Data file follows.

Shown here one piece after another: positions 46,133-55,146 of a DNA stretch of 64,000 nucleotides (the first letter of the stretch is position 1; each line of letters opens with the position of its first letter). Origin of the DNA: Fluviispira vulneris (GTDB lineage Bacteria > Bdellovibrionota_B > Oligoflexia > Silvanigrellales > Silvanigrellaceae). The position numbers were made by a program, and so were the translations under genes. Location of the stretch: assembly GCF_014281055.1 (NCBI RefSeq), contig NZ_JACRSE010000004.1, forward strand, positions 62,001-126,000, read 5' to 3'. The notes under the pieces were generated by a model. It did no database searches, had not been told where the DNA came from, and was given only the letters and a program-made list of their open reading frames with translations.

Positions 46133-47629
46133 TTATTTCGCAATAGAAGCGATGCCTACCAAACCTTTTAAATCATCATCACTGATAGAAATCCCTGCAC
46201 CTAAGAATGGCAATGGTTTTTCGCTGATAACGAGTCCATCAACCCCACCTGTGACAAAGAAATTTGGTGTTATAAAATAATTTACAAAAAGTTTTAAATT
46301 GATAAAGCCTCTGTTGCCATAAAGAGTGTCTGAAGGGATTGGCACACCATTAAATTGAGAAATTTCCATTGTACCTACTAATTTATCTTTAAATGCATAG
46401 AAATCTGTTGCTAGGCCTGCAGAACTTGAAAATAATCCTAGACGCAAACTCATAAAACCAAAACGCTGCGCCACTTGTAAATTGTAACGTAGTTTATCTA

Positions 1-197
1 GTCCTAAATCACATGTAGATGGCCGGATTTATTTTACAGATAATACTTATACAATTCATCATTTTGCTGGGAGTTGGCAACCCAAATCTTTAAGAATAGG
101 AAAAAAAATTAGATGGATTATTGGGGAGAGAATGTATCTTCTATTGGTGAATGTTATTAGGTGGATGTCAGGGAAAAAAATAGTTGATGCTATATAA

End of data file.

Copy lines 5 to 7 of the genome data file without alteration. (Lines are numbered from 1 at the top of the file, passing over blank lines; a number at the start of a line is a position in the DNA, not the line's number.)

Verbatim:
46301 GATAAAGCCTCTGTTGCCATAAAGAGTGTCTGAAGGGATTGGCACACCATTAAATTGAGAAATTTCCATTGTACCTACTAATTTATCTTTAAATGCATAG
46401 AAATCTGTTGCTAGGCCTGCAGAACTTGAAAATAATCCTAGACGCAAACTCATAAAACCAAAACGCTGCGCCACTTGTAAATTGTAACGTAGTTTATCTA

Positions 1-197